Extraordinary moment Rishi Sunak gets heckled by outraged victims of infected blood scandal as PM dodges compensation questions at inquiry
- Rishi Sunak was questioned this afternoon by inquiry lawyer Jenni Richards KC
- The spectacle prompted a rebuke from inquiry chairman Sir Brian Langstaff
- At least 2,900 NHS patients died from being infected with HIV/hepatitis C
Rishi Sunak was heckled as he told victims of the infected blood scandal their decades-long wait for compensation would have to continue.
The Prime Minister came face to face with protesters and campaigners at the inquiry into what happened, and what recompense they should receive.
But angry audience members accused him of ‘not listening’ and laughed sarcastically en masse when he said work to settle the issue was continuing ‘at pace’.
The extraordinary spectacle of shouting down a sitting Prime Minister giving evidence prompted a rebuke from inquiry chairman Sir Brian Langstaff, who urged them to abide by the ‘tradition of respecting the witness’.
One woman walked out in tears as the Prime Minister said he could only speak about ‘the Government I’m responsible for’.
The Prime Minister came face to face with protesters and campaigners this afternoon at the inquiry into what happened, and what recompense they should receive. Pictured, Prime Minister Rishi Sunak giving evidence to the Infected Blood Inquiry
At least 2,900 NHS patients – including young children – died from being infected with HIV and hepatitis C through contaminated blood products in the 1970s and 1980s. Pictured, demonstrators outside the Infected Blood inquiry in London today, holding placards urging the Government to recognise all victims of the NHS infected blood scandal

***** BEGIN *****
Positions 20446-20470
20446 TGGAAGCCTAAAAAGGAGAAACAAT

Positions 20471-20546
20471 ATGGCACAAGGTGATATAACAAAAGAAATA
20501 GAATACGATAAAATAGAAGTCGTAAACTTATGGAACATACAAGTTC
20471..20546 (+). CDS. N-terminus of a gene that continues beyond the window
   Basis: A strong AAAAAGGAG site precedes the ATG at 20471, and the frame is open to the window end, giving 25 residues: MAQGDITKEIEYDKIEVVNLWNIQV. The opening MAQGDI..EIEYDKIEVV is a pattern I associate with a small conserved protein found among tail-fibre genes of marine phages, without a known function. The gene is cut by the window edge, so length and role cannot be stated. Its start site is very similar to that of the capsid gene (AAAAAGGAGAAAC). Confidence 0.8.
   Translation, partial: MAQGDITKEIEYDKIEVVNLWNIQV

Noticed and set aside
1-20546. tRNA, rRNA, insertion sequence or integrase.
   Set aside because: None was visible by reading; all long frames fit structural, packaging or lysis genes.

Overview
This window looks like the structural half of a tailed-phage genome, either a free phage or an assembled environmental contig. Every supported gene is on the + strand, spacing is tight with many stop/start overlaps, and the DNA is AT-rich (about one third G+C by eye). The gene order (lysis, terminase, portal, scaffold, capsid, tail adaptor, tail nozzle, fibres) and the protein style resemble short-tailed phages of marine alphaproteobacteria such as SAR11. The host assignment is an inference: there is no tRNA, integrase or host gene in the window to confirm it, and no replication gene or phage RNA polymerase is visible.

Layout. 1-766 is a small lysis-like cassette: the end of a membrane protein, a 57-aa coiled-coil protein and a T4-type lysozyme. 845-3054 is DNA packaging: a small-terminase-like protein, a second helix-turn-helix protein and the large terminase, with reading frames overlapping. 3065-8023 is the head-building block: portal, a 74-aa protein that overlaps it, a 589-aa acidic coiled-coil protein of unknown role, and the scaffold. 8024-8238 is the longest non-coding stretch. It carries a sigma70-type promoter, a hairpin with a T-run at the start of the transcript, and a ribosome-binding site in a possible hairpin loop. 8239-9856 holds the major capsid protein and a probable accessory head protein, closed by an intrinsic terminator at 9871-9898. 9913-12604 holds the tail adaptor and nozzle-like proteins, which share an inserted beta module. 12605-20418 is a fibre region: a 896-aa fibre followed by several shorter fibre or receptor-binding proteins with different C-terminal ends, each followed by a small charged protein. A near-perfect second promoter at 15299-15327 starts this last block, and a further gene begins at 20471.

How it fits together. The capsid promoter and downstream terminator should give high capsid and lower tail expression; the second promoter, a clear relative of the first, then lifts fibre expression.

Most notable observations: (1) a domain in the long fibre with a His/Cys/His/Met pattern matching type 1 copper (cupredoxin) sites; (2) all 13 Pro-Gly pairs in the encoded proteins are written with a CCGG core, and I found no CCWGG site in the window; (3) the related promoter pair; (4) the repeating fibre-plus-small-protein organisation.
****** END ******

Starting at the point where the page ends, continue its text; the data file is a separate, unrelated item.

A timeline of the contaminated blood scandal which began in the early-1970s
1972: NHS starts importing large batches of Factor VIII products from United States to help clot blood of haemophiliacs.
1974: Some researchers warn that Factor VIII could be contaminated and spreading hepatitis.
Late-1970s: Patients continue to be given Factor VIII, with much of the plasma used to make the product coming from donors such as prison inmates, drug addicts and prostitutes.
1983: Governments in both the UK and the United States are told that Aids has been spread through blood products.
Mid-1980s: By now the blood products such as Factor VIII, were being heat-treated to kill viruses, but thousands of patients had already been infected.
1991: Blood products imported from US are withdrawn from use. The government awards ex-gratia payments to haemophiliac victims threatening to sue.
2007: Privately-funded inquiry into scandal set up by Lord Archer of Sandwell but it does not get offical status and relies on donations.
2008: Penrose Inquiry launched, but victims claim the seven-year investigation was a ‘whitewash’.
2017: Independent inquiry into contaminated blood scandal announced by Prime Minister Theresa May.
April, 2019: Infected Blood Inquiry starts hearing evidence.
It followed a series of questions from inquiry lawyer Jenni Richards KC about a lack of compensation for victims since former Paymaster General Penny Mordaunt wrote to then-Chancellor Mr Sunak in early 2020, urging him to organise payouts as soon as possible.
Mr Sunak said he was not aware of her letters at the time, as they were dealt with by officials.
At least 2,900 NHS patients – including young children – died from being infected with HIV and hepatitis C through contaminated blood products in the 1970s and 1980s. Many others continue to live with serious medical conditions caused by tainted blood products.
It has been described as the worst treatment scandal in the history of the health service, yet those infected and affected by it have been forced to fight for a compensation body to recognise their suffering and loss.
Sir Brian announced in April that he was taking the unusual step of publishing the recommendation that bereaved parents and children of victims should receive immediate £100,000 interim compensation payments ahead of the publication of the full report into the scandal so that victims would not face any more delays.
The inquiry has also recommended that the Government establishes an arms-length compensation body soon.